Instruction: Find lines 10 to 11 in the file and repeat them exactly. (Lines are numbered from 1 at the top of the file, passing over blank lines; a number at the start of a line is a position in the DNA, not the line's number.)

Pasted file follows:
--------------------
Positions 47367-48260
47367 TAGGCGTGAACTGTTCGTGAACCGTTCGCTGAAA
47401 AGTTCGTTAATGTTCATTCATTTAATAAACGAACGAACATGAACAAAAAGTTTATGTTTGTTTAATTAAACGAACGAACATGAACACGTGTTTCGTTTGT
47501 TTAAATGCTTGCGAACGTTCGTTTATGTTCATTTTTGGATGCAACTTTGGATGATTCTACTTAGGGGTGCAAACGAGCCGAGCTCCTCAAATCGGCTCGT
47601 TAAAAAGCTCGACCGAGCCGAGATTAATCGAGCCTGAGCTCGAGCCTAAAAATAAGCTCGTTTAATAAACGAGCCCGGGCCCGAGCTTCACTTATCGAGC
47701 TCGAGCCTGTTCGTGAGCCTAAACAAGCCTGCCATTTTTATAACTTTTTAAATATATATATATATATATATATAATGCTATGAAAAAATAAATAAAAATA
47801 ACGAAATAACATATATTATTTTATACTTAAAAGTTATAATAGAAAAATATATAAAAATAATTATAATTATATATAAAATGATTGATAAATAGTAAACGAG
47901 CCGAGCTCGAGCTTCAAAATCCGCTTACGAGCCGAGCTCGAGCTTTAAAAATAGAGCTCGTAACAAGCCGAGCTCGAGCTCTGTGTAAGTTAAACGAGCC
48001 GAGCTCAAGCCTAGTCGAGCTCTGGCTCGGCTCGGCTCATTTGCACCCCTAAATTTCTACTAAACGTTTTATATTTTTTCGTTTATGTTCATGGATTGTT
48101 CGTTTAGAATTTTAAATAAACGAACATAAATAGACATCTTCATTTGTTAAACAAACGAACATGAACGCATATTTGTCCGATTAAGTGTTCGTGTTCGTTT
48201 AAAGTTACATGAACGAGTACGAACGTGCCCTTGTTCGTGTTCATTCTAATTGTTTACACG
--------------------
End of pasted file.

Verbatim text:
48101 CGTTTAGAATTTTAAATAAACGAACATAAATAGACATCTTCATTTGTTAAACAAACGAACATGAACGCATATTTGTCCGATTAAGTGTTCGTGTTCGTTT
48201 AAAGTTACATGAACGAGTACGAACGTGCCCTTGTTCGTGTTCATTCTAATTGTTTACACG